5 Reasons Why C-RAN Matters to Everyone

stanley park

Author: Scott Wakelin

Much has been written in the trade press recently about how mobile network operators, like Verizon Wireless and AT&T in the U.S., Orange in France, or China Mobile in, well, China) are looking at a new architecture for how they build their networks, which is called C-RAN, or Centralized Radio Access Network.

All subscribers of mobile services should care about C-RAN, and here are my 5 reasons why.

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The Drive for a Higher Capacity Mobile Network

Author: Scott Wakelin

communication tower

Mobile operators worldwide are investigating new architectures in the Radio Access Network to increase capacity and reduce costs. The C-RAN architecture is the leading solution to this challenge. With C-RAN, baseband processing is moved out of the cell site and into a central location, which creates a new challenge: how to cost-effectively extend the Common Public Radio Interface (CPRI) to the centralized baseband location – a function the industry has named Fronthaul.

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What’s the Value of an Airway?

Author: Tom SunTower

Hong Kong is one of the most expensive cities in the world to live in. Over there, one million dollars can buy you a 200 square foot home. In a recent AWS-3 spectrum auction in the US, AT&T spent $18.2 billion for a nationwide 20 MHz airway. The same one million dollars can rent you 1KHz of licensed spectrum for a few years. Why are operators spending so much money to secure the rights to send some electromagnetic pulses through the air?

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Challenges of SDN in Carrier Networks Part 2

Author: Babak Samimi

For the first post in this series, please click here.

Let’s take a deeper look at MPLS-TP OAM and the new extensions needed to OpenFlow as we pave the way to carrier grade SDNs.  MPLS-TP has explicit requirements for fault monitoring and protection switching, while OpenFlow currently has no explicit support for fault monitoring or failure recovery.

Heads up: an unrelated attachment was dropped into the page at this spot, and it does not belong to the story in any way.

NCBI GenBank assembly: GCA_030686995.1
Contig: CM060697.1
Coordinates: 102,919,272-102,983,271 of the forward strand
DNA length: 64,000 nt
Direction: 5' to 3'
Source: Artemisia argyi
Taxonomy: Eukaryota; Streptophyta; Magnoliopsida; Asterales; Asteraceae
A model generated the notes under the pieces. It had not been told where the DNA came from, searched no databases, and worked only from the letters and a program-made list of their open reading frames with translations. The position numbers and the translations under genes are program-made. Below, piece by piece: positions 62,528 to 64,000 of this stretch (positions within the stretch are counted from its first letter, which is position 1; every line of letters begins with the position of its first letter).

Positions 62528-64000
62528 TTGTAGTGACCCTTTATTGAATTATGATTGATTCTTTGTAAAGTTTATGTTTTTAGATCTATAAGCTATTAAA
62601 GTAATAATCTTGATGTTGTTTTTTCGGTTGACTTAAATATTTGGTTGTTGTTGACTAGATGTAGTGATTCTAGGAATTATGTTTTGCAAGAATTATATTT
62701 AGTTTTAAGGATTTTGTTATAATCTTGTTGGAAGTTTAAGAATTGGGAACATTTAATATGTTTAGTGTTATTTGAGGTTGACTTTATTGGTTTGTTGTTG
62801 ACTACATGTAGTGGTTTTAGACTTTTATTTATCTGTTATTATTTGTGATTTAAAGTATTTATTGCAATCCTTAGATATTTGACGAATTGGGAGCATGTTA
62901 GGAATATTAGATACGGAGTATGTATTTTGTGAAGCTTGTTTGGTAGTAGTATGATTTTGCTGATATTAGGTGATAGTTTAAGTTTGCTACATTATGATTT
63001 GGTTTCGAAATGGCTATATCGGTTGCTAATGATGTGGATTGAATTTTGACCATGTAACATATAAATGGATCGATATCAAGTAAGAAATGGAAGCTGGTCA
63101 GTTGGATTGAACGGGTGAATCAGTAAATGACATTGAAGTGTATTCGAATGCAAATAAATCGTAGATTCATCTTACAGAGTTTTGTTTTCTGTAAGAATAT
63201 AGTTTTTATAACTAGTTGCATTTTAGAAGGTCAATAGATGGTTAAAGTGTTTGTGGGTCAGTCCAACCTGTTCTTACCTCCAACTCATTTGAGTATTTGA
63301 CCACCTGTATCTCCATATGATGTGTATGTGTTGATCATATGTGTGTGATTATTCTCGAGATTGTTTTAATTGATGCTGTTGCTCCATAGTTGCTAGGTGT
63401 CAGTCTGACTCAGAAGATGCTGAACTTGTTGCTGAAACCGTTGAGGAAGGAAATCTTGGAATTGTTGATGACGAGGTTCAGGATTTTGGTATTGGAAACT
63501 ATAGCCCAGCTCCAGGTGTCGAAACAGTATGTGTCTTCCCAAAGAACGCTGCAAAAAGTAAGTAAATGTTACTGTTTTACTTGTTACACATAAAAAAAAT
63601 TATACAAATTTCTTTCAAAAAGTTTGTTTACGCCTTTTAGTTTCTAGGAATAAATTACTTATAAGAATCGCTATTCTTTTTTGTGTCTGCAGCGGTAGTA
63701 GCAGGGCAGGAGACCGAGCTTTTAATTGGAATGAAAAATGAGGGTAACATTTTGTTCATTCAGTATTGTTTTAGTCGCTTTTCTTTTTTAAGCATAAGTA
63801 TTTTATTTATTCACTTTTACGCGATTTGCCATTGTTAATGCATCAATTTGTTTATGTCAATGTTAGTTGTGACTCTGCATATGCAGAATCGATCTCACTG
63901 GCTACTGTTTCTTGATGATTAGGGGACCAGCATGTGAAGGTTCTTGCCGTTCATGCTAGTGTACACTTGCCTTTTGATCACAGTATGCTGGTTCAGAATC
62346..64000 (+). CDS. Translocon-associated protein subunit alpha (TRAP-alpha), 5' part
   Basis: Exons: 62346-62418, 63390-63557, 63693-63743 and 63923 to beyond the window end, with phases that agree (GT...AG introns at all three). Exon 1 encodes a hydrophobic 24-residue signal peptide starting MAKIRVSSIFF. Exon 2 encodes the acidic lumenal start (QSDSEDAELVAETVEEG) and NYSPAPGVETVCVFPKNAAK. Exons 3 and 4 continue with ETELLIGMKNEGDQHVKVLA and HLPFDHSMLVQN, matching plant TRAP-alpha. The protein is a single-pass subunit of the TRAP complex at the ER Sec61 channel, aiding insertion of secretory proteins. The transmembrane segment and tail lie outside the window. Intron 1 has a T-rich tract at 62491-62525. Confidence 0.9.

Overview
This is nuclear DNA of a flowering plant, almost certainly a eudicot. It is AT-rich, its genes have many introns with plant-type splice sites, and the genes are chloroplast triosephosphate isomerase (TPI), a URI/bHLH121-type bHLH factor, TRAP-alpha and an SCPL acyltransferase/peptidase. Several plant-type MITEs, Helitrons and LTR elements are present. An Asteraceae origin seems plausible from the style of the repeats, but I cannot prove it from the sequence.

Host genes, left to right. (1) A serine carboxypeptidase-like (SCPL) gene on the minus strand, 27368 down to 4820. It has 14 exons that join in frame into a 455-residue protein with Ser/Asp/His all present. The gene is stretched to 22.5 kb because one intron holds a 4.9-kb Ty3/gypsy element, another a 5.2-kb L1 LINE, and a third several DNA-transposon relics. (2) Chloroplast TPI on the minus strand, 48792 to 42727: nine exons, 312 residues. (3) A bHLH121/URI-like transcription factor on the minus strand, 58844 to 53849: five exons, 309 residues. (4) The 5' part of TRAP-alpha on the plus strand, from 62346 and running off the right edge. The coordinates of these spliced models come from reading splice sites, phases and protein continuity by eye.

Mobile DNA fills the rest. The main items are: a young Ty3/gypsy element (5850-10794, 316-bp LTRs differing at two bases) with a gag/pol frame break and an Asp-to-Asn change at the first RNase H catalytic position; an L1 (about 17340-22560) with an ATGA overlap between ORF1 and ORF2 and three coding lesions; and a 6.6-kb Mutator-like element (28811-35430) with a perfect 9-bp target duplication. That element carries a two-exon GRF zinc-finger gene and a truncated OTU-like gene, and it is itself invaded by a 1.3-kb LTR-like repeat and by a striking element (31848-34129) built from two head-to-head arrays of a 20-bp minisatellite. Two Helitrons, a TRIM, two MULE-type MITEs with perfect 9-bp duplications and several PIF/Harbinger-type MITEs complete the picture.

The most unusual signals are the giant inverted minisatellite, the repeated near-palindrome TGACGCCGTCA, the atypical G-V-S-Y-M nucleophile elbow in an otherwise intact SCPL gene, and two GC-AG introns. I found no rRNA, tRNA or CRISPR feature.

Fault Monitoring

Fault monitoring is performed in the NNI to UNI direction. OAM packets will be extracted from the MPLS-TP traffic streams and redirected to monitoring entities at the appropriate level, e.g. section, LSP and PW. Fault monitoring with Y.1731 makes use of entities called RMEPs (Remote MEPs or Maintenance Endpoints). RMEPs monitor the ‘liveness’ of a connection between a MEP and its peer MEP by terminating and processing the continuity check messages (CCMs) being transmitted by the remote end.

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Challenges of SDN in Carrier Networks

Author: Babak Samimi

The OPEX and CAPEX benefits of Software-Defined Networks (SDNs) realized from facilitating the separation of the data, control and management planes (to allow for the orchestration and management of network resources from a central location) are widely accepted. All of us as subscribers stand to benefit from this transformation as this centralized view of network resources will create a manageable, easy-to-automate, flexible platform allowing Carriers to allocate on-demand resources and define services in real-time to keep up with our ever-changing approach of adding and using content from the Internet.  One of the major hurdles to achieving these, however, is that current SDN standards, including the industry favored OpenFlow, have not yet been augmented to specify carrier-grade functionalities.

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Impacts of LTE on PTN Mobile Backhaul

Author: Babak Samimi

While carriers worldwide are embracing the new 4G/LTE era, PTN, the mobile backhaul technology, is in need of essential upgrades to address complex networking challenges. Some Network Diagram LTE Backhaulof the challenges might be big enough to spark a PTN technology revolution.

Carriers are moving to LTE for its much faster data rate to cope with ever-increasing mobile data traffic. So it’s no surprise that the backhaul network needs to scale up in capacity and performance to match LTE. With multiple simultaneous technology inflection points from radio to backhaul, the complexities introduced to address these needs are opening doors for innovation.

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